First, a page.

Law is a lot like wrestling.
In both you've got to apply the right hold or, depending on how you stand, the right variation of the right hold.
We reported recently on the two basic ways to hold title to your home--by community property or by joint tenancy.
Readers wrote in their variations of these holds.
Attorney Michael V. Vollmer noted that while it's true that holding title by community property means that your estate would normally go through probate, it isn't always necessarily so.
To avoid probate, a surviving spouse can file, at the Hall of Records, an affidavit, "Death of Community Property Owner," together with a certified copy of the death certificate, pay a small fee, wait 40 days, and--presto! No probate.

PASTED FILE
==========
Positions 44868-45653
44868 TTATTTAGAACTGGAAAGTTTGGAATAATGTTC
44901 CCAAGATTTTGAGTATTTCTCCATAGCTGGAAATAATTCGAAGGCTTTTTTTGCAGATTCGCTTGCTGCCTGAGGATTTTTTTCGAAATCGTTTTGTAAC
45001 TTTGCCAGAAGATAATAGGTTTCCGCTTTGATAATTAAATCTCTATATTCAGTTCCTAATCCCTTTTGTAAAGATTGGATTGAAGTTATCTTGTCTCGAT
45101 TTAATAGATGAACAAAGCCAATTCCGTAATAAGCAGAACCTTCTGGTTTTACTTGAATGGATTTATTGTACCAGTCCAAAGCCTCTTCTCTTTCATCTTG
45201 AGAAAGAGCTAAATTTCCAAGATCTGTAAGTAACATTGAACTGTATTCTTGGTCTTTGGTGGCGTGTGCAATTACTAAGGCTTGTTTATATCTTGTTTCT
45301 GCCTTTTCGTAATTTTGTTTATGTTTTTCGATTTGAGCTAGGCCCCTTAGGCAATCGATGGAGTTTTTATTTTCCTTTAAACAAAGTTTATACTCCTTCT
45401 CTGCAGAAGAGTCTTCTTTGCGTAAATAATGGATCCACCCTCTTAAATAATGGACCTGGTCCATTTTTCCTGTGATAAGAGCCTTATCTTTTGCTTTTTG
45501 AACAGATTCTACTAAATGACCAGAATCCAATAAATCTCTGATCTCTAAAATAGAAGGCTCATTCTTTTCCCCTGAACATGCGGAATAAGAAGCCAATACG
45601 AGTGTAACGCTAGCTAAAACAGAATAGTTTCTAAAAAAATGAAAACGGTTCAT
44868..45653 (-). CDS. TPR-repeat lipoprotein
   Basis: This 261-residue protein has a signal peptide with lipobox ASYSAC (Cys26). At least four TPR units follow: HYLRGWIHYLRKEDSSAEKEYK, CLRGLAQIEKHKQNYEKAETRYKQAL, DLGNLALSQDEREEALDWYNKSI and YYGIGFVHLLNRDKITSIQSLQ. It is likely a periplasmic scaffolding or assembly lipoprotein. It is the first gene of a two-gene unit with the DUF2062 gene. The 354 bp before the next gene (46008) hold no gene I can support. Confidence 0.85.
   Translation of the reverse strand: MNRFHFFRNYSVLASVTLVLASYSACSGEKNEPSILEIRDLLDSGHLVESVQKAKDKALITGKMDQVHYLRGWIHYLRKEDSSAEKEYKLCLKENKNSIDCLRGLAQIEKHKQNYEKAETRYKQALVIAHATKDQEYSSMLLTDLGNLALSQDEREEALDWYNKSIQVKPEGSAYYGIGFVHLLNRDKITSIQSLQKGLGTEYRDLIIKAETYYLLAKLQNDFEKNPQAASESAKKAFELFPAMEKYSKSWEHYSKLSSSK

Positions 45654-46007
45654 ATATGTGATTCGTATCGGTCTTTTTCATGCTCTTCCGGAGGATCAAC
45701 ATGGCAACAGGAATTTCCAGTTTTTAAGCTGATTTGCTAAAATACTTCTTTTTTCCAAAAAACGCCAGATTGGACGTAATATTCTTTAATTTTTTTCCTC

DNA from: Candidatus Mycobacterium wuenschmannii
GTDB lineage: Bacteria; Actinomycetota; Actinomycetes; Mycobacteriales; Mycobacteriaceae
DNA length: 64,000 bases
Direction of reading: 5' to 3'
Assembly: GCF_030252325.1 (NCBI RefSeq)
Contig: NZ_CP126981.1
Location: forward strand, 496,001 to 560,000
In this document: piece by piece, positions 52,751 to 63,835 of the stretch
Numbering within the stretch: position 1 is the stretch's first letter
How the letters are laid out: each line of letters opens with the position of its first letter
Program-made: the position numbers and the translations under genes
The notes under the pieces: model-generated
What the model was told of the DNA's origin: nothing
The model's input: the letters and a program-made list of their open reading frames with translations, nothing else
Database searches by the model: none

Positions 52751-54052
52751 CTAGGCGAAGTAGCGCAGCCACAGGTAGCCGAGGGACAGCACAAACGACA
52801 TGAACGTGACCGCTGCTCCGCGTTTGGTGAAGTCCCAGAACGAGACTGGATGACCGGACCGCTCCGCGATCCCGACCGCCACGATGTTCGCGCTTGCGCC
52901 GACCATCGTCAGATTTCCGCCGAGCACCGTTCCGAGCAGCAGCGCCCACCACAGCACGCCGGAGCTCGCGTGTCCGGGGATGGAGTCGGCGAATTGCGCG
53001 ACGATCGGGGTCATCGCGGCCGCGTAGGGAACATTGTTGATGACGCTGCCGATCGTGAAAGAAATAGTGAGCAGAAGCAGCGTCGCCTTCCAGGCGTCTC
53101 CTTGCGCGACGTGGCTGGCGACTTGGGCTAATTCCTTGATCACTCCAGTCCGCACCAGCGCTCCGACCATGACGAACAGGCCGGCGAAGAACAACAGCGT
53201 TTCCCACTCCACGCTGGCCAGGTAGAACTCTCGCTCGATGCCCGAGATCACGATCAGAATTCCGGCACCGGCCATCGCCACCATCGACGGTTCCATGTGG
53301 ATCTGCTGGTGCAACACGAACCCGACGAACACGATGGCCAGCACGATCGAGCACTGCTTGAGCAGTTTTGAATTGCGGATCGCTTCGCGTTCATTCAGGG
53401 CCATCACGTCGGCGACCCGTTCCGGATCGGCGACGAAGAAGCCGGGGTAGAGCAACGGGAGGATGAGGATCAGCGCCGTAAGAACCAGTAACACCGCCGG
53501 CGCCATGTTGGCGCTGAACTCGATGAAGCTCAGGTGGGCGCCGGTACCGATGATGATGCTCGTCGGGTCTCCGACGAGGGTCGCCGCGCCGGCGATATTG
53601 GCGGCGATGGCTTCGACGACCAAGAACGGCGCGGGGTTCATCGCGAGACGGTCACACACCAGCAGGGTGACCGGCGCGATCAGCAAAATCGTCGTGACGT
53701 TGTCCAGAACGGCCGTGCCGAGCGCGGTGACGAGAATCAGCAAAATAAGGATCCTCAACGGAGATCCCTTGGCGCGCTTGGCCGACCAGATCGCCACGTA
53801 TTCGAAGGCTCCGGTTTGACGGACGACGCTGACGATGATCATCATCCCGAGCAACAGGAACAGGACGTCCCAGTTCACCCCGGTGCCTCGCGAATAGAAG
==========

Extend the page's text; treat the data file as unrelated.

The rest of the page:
Now, let's suppose you hold title as joint tenants.
Usually, there would be no probate, but there might be a larger capital gains tax when the home is sold.
However, as attorney Donald P. Silver points out, if you really intended to hold title as community property and had it listed as joint tenancy through error or bad advice--the survivor can file a petition with the probate court to have it confirmed as community property.
Obviously, you'd be better off taking care of this change now, or at least by making a written agreement saying you both intended it to be community property.
Moral: Nothing is as simple--or complex--as it looks.